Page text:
There were a lot of people who’ve been in the building since the day it opened and I didn’t want to be seen as a carpetbagger, just coming into town for a couple of years. I wanted to make a commitment to work through the process and really support Ed Snider’s vision and dream. He was the owner at the time and is still very involved in our business.
Is this a case where “event manager” intersects with the title “talent buyer”?
In some cases it can be. In L.A. we were all very involved because of the diversity of events. And in Philadelphia it did evolve into that. There was the circus, the Globetrotters, “Sesame Street,” some of the dirt events. And Peter was working directly with a lot of the agents and promoters, particularly at the local level, tweaking the deals to really drive business into Philly.
Philly’s a great market. Larry Magid, who’s been the prime promoter for 40-plus years, was really instrumental in the success of the Spectrum and the Wachovia Center and a lot of the other venues around the marketplace. So I was working with Larry, getting an understanding of the relationships and how the deals work in Philly versus other places.
So, yeah, it did evolve into that role.
Your number of facilities seems to be climbing rather quickly.
It’s been pretty dramatic over the past 24 months, and probably more in the 12- to 15-month range. Our growth has been tremendous. Our development team, led by Frank Russo and Todd Glickman, has done a tremendous job out there pushing the envelope, spreading the word about Global Spectrum and really getting us ahead of the curve to allow people to choose us in the competitive bid process.
Is Canada one of those expanding markets?
One of the first markets we jumped into was the John Labatt Center in London, Ontario. Following the United States, a lot of these junior buildings with their suites, premium seating, capacity, concessions and customer amenities can thrive and support a junior level hockey team. They also have additional bookings and revenue opportunities to really support a lot of the initiatives that support the city.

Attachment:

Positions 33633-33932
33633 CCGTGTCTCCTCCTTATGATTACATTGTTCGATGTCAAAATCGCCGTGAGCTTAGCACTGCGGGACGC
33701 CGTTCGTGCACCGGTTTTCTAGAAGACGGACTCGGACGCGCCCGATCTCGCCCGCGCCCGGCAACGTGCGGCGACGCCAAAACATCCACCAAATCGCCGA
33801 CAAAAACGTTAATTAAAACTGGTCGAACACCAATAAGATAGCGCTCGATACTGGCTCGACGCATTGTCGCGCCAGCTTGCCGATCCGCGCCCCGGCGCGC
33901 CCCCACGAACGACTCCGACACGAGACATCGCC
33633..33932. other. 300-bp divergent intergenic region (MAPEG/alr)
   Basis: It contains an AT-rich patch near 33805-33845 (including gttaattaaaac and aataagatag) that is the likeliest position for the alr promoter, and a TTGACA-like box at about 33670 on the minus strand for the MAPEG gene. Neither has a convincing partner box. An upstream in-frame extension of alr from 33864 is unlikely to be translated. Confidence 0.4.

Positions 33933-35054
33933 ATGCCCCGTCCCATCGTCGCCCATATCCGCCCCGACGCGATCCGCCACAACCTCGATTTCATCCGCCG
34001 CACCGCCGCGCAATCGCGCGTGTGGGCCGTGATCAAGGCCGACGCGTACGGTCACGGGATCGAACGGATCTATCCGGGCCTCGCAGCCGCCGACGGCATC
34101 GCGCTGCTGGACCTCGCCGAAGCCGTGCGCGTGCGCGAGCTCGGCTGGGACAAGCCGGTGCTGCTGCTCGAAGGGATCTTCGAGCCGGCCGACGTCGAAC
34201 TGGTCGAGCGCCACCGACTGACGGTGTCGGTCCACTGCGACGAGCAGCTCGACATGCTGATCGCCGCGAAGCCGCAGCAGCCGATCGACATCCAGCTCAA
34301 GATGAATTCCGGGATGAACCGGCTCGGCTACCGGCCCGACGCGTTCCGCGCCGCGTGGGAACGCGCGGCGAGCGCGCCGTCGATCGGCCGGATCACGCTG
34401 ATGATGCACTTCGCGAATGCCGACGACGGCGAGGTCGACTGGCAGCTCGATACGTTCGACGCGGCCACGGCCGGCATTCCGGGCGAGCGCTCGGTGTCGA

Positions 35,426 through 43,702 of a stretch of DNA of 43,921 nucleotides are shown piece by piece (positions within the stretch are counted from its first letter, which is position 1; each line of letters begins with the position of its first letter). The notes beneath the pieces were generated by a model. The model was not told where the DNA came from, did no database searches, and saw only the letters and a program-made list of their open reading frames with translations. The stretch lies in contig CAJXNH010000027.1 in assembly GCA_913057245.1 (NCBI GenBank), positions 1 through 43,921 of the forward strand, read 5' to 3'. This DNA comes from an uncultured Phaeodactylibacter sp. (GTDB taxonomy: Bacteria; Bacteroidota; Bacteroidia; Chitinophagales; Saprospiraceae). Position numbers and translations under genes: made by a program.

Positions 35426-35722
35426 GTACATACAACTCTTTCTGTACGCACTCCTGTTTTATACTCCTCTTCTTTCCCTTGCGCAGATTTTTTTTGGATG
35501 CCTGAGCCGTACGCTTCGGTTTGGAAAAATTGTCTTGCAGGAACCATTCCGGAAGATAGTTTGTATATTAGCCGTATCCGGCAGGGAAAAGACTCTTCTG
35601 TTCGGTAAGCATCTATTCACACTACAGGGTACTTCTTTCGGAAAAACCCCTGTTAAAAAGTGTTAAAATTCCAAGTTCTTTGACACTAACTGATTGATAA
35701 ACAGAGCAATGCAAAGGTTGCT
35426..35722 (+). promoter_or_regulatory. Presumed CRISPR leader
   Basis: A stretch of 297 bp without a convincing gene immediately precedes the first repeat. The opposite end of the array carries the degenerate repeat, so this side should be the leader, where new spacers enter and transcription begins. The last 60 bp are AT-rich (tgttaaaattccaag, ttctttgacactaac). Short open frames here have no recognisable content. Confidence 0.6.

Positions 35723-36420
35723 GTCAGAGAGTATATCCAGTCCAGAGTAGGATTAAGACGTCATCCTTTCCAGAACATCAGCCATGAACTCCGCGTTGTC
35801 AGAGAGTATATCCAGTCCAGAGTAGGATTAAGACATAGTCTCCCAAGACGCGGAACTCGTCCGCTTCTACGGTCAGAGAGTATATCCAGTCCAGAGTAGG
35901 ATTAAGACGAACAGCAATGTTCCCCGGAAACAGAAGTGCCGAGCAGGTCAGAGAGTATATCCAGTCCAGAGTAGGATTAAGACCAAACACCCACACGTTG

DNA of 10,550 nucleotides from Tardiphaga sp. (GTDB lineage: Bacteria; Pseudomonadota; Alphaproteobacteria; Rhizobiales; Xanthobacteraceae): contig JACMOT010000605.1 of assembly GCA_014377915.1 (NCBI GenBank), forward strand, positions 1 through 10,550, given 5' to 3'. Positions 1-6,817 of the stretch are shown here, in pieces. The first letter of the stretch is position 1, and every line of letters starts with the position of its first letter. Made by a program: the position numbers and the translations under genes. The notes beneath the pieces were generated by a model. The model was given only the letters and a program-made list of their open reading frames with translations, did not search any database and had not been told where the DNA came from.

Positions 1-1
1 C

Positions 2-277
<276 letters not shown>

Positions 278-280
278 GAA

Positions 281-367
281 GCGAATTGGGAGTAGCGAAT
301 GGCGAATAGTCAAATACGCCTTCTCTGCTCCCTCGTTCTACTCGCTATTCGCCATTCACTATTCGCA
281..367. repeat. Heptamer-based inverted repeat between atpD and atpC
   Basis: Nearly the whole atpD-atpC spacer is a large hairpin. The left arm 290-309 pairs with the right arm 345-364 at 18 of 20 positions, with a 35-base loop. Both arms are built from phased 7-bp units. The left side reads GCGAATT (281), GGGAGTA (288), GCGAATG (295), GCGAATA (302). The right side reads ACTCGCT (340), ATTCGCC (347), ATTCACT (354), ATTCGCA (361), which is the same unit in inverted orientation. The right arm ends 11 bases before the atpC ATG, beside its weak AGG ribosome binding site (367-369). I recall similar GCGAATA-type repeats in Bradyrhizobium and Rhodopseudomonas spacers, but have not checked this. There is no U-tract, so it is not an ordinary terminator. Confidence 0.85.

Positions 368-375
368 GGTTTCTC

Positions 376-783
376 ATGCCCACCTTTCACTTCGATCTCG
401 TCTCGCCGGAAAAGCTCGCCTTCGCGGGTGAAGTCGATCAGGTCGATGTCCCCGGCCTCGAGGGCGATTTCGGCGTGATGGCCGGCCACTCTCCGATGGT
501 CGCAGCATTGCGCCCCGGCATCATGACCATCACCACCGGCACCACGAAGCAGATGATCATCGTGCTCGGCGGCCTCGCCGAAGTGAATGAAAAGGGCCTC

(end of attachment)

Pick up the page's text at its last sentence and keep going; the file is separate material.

London was the first to get on the map with that. We were fortunate enough to work with the city, have an equity position and work with the Hunters, who own the hockey team.
As people saw the kind of job that we were doing, it allowed our reputation to spread. We were able to pick up the three British Columbia accounts – Dawson Creek, Abbottsford and Penticton and, along the way, we inherited Oshawa from Maple Leaf Sports & Entertainment, then Windsor.
You oversee Global Spectrum Europe too?
Yeah, and that’s one where we’re really starting to get going. We had an experience where we transitioned Croatia from a pre-opening scenario to an operating model and then transitioned back out into a consulting role.
We’re actively pursuing other accounts. We’re looking at consulting in some other areas in the Middle East and we’re getting ready to find some contracts there.
We’re looking at Asia and we’ve got a deal in Singapore. We were selected as part of an overall consortium to work on the Sports Hub concept that the government is really supporting, despite some of the recent economic issues that relate to banking and financing. The government is still going to step in and provide the financing model.
There’s probably another three, four months before that will close and construction will begin. At that point we’ll take over the existing arena in Singapore then probably in two or three years the Sports Hub, which is a 50,000-seat stadium coupled with a lot of other Olympic-type sports venues.
Can you conduct all of this from Philadelphia?
Personally, you can’t do everything. I’m fortunate that we have a great staff of regional vice presidents. Many of them continue to run their own facilities and have great assistant GMs to support their initiatives and effort.
But we’ve allowed them to grow personally and professionally by giving them the oversight of other facilities and encourage them to share their experiences with other GMs.
Ultimately, our vision is getting up and running in certain areas to create a hub. If we get into Singapore, we can develop a core operating model that can be demonstrated to potential customers in Japan or Korea or wherever else.
Not to take away anything from your marketing staff but do you think your growth has helped your competitive bidding?